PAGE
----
Everyone and everything dies.


Cheery, huh? Actually, it is. Stick with me on this one, folks.

Endings and death have been on my mind a whole lot lately.

First off, two days from now will be the one year anniversary of Andrea’s passing.

Secondly, about two months ago, Squee and I broke up, after about four years together. It’s okay, really. I still love and care about her. But things change.

Third, my new job is demanding, and causing me in many ways to re-evaluate myself as a person, in all sorts of ways. I go to bed early, get up early to drive a long way to do a job I’m sort of teaching myself to do as I do it. It can be exhausting.

Last night I came home from work fully intending to work on my side business, do some podcast related work, and attend to a nagging bill related chore too. Instead I sat on the couch, lost at Overwatch for about 2 hours, and put myself to bed early, feeling low of spirit.

This morning though, I feel great. I had plans to get out the door by 6:15, an hour ago. But those plans died on the vine as I realized some other things I had to do. I made breakfast, packed my lunch, changed the cat litter, and realized I don’t have to push myself to do everything and anything all at once.

This is something Andrea knew and knew well. Don’t mistake me, she wasn’t some sanctified guru who floated an inch off the ground, and whom nothing ever bothered. So many of the phone calls and visits we had with one another started off with one of us engaging in a good old fashioned bitching session about something.

But the thing she knew, and which I also know but keep forgetting which is also, by the way perfectly human, is that everything and everyone dies. Every moment dies. Every plan dies. And when they do, they leave the ground where I’m standing fertile and ready to receive this very next moment.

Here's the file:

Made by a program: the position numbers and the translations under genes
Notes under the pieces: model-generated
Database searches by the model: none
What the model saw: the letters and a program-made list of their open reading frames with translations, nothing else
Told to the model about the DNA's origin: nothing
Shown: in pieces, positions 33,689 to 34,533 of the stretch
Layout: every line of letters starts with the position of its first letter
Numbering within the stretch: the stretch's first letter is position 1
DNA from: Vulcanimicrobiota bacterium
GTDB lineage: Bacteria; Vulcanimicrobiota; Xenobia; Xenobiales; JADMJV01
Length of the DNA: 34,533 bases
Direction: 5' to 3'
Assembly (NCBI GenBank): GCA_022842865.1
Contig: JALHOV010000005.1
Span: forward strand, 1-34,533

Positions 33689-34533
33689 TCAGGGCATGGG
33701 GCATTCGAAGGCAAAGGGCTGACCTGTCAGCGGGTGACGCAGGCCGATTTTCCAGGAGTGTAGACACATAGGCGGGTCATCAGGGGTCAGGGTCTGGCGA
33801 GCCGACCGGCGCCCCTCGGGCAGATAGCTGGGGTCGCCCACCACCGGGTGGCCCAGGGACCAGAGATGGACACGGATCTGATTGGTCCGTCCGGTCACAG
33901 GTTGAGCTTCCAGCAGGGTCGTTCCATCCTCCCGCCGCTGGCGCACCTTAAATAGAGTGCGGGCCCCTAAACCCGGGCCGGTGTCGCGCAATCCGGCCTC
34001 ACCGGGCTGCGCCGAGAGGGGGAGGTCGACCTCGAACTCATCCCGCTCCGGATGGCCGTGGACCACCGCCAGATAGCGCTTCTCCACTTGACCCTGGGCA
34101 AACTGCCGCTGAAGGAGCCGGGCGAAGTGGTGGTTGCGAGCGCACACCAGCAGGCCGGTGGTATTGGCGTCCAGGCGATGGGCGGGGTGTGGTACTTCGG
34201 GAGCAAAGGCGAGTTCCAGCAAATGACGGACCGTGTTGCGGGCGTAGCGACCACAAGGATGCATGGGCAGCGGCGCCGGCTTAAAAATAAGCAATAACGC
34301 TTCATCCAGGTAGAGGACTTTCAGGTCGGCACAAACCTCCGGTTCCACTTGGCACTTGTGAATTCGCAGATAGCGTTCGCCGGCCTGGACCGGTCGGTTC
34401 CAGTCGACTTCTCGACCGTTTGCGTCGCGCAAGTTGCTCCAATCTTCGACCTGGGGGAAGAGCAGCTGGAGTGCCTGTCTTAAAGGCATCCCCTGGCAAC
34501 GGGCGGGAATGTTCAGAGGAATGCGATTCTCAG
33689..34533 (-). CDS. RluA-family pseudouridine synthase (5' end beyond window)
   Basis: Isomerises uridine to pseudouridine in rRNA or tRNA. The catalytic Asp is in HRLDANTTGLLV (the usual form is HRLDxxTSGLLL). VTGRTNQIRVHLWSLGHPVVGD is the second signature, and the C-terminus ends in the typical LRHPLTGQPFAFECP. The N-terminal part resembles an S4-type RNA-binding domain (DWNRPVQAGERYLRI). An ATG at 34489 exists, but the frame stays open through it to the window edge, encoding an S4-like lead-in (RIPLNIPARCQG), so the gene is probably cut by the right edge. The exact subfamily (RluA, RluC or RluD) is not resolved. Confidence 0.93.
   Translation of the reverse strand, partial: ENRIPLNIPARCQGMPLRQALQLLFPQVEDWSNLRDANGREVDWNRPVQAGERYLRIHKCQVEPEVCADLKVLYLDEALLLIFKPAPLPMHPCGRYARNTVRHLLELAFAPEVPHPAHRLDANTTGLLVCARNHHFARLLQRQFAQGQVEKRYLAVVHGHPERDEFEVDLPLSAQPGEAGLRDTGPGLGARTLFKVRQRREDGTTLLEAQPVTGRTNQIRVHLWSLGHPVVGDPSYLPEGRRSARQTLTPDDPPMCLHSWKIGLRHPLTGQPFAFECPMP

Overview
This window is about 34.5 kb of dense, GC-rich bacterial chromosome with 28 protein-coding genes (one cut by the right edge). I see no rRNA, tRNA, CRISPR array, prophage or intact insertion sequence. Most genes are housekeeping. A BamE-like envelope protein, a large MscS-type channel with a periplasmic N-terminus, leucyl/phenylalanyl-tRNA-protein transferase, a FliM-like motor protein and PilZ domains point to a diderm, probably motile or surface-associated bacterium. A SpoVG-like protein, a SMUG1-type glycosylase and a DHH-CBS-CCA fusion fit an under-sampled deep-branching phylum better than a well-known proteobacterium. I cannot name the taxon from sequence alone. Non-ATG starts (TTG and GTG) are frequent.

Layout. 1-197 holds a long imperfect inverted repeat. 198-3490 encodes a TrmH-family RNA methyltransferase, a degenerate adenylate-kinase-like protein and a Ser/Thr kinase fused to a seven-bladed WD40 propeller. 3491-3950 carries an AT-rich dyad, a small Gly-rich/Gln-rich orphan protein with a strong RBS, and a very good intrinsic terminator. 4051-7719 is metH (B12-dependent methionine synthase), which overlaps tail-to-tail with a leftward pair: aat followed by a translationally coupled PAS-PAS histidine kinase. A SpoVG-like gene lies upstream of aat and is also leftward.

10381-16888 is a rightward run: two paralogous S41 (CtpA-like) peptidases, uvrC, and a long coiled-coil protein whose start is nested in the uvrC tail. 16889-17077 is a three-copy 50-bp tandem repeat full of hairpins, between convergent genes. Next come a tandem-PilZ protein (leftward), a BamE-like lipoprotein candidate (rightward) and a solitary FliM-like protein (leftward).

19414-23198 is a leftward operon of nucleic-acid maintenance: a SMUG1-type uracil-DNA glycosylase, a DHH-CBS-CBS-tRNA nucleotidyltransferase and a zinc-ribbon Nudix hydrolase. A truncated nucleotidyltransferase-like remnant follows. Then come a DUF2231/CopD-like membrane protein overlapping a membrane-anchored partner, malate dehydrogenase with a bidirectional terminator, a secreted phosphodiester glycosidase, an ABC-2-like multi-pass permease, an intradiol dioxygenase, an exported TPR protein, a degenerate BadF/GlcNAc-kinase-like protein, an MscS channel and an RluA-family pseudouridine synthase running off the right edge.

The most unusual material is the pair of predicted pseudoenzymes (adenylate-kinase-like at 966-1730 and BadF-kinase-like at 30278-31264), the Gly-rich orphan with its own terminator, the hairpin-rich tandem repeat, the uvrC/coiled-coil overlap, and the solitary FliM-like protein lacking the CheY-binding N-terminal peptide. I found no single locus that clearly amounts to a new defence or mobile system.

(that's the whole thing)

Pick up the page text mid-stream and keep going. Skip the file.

Take this morning. As I made my breakfast, and checked my watch, I thought I might have enough time to change the cat litter this morning. When I went to check it, it was in a terrible state (Sorry kitties!) and I knew that I had to change it. So I did. If that means my commute will bloom up to 90 minutes today (which is very likely), well so be it. That’s okay. I will witness the death of the old plan and welcome the new one.

I know that because of my abandonment issues I have a tendency to want things to last. When I see that long arc of persistence grow around me, I lean into it and get comfort from it. It’s not an entirely bad thing either. It’s immature to divide the world into simple, absolute binaries. Yin contains Yang, and vice versa.

No matter how much energy I pour into anyone or anything in my life, it will eventually die. That’s tragic, yes. But it’s also comforting. Love and pleasure come to a fold, yes. But so does pain and suffering. That’s why it’s so import to just keep swimming, like Andrea always used to say.

The fact that the swim ends is what gives it beauty.

For a while now I’ve been contemplating my relationships to other people.  It’s both a deep and wide sort of thing to explore. Who do I connect with? How does that connection occur, and evolve? Why do I make a connection? What does such a connection mean? 

I don’t have any ready pithy answers for you. My connections to others are varied in a myriad of ways.

They do all have one thing in common: me. 

There’s a Lao-tzu quote I’m rather fond of which is front and center in this particular contemplation: 

“Mastering other’s is strength, mastering yourself is true power.”  (Pictures a man in a tug of war between brain and heart, being ripped in two)

“Mastering other’s is strength, mastering yourself is true power.”  (Pictures a man in a tug of war between brain and heart, being ripped in two)

It is damn hard to understand what you feel and why you feel it.   I’m often very tough on myself in any number of ways, including relationships.  

I often stumble into a binary of being in the right or wrong in my relationships. Am I being a good partner, husband, friend, employee, business owner?

But it’s not that simple. And part of that is that I have to consider myself.  

That can be challenging. Plus, ultimately, I have to do that considering by myself.  It comes from me, and it’s for me.

There’s this particular scene in The Matrix that speaks to this process and its value.

Today that scene is very much on my mind. The way the Oracle describes Neo’s knowing he’s the One is a kind of mindfulness. She says it’s like being in love.  


I know my love for others from experience of it .  That means I know what it’s like to love vs to be in love. They’re very different things.  And it means that when it comes to relationships, there aren’t any hard and fast rules, no black and white hats.

That’s a very helpful thing to realize. 

Compassion for the self is challenging but worthwhile.  

AuthorMako Allen